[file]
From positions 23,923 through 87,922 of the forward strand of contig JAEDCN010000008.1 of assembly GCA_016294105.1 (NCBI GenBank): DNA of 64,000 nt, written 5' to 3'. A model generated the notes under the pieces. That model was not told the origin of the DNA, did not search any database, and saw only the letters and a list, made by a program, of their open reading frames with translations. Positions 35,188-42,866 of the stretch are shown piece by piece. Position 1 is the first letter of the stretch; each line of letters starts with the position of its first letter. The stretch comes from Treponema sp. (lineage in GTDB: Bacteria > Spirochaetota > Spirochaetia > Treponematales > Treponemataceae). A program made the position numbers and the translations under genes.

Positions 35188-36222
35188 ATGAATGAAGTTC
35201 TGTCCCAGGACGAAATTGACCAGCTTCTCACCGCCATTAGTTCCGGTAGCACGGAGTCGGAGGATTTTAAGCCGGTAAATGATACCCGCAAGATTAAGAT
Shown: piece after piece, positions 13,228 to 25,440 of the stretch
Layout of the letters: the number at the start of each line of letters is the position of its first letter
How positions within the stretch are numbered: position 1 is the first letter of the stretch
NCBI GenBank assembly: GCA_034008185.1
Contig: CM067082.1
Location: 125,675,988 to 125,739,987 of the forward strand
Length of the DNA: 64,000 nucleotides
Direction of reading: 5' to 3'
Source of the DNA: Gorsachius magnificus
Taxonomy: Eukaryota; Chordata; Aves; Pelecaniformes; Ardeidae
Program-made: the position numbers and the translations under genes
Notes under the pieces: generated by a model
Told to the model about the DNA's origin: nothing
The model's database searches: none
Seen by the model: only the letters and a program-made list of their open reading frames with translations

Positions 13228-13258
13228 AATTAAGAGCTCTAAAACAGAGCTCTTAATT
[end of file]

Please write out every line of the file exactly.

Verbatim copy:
From positions 23,923 through 87,922 of the forward strand of contig JAEDCN010000008.1 of assembly GCA_016294105.1 (NCBI GenBank): DNA of 64,000 nt, written 5' to 3'. A model generated the notes under the pieces. That model was not told the origin of the DNA, did not search any database, and saw only the letters and a list, made by a program, of their open reading frames with translations. Positions 35,188-42,866 of the stretch are shown piece by piece. Position 1 is the first letter of the stretch; each line of letters starts with the position of its first letter. The stretch comes from Treponema sp. (lineage in GTDB: Bacteria > Spirochaetota > Spirochaetia > Treponematales > Treponemataceae). A program made the position numbers and the translations under genes.

Positions 35188-36222
35188 ATGAATGAAGTTC
35201 TGTCCCAGGACGAAATTGACCAGCTTCTCACCGCCATTAGTTCCGGTAGCACGGAGTCGGAGGATTTTAAGCCGGTAAATGATACCCGCAAGATTAAGAT
Shown: piece after piece, positions 13,228 to 25,440 of the stretch
Layout of the letters: the number at the start of each line of letters is the position of its first letter
How positions within the stretch are numbered: position 1 is the first letter of the stretch
NCBI GenBank assembly: GCA_034008185.1
Contig: CM067082.1
Location: 125,675,988 to 125,739,987 of the forward strand
Length of the DNA: 64,000 nucleotides
Direction of reading: 5' to 3'
Source of the DNA: Gorsachius magnificus
Taxonomy: Eukaryota; Chordata; Aves; Pelecaniformes; Ardeidae
Program-made: the position numbers and the translations under genes
Notes under the pieces: generated by a model
Told to the model about the DNA's origin: nothing
The model's database searches: none
Seen by the model: only the letters and a program-made list of their open reading frames with translations

Positions 13228-13258
13228 AATTAAGAGCTCTAAAACAGAGCTCTTAATT